Small and medium-sized businesses that use performance-based online marketing fall into three main groups based on the age of their business, use of technology, and preference for measuring results, according to The Kelsey Group.
A report released this week lists three segments of the small and medium-sized enterprise (SME) marketplace most inclined to adopt performance-based Internet marketing — newer businesses, “tech-forward” organizations, and direct mail marketers.
“People speak of a ‘small-business market,’ yet in essence there is no such thing,” said Neal Polachek, senior VP of research and consulting for The Kelsey Group. “While there are common SME characteristics, there is also remarkable diversity. What this report reveals is that there are certain categories of small businesses that are much more likely to adopt online marketing than others.”
The report found that businesses that have been in operation less than 10 years, especially service-based ones, embrace performance-based marketing online. These businesses typically generate fewer revenues, but allocate more dollars to marketing compared with more established businesses and even young product-based businesses, Polachek said. For this reason, they are generally interested in measurable advertising vehicles to ensure an efficient return on investment, he said.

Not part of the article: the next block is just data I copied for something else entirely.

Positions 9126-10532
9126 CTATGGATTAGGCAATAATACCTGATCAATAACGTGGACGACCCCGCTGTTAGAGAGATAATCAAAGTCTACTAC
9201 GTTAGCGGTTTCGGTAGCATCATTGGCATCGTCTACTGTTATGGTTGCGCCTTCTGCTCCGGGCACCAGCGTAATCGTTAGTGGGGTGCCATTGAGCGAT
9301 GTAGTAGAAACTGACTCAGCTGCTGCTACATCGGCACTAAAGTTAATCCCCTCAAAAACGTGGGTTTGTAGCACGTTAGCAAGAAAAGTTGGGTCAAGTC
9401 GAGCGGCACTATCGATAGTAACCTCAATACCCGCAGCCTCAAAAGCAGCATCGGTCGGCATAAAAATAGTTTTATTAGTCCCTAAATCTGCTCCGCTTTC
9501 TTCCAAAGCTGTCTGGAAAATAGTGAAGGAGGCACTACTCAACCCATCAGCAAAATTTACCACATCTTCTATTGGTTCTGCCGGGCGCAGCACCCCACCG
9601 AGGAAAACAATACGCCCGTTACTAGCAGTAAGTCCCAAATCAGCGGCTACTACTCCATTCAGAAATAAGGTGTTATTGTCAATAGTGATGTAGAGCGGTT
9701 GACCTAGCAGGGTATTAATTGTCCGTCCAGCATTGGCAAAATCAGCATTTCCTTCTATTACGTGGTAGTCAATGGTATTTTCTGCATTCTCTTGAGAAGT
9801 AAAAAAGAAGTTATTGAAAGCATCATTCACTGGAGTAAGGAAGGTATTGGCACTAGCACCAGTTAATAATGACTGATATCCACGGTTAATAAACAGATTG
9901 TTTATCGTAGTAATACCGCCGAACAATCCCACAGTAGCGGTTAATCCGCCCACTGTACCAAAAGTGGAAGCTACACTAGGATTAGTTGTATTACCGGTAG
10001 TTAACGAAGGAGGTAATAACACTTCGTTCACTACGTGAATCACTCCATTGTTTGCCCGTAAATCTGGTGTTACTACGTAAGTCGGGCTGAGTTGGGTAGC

“Tech-forward” SMEs, with high-speed Internet access and a Web site, tend to utilize technology to its fullest extent, the report found. These businesses show no signs of relying on traditional advertising and marketing approaches, according to the report.
The Kelsey Group analyzed the data and found implications that the use of direct mail by a small-business marketer may be a signal that a business owner is more oriented toward measuring media performance. Therefore, this group tends to be more inclined to devote resources to media that can show a demonstrable and dependable positive rate of return, such as performance-based online marketing, Polachek said.
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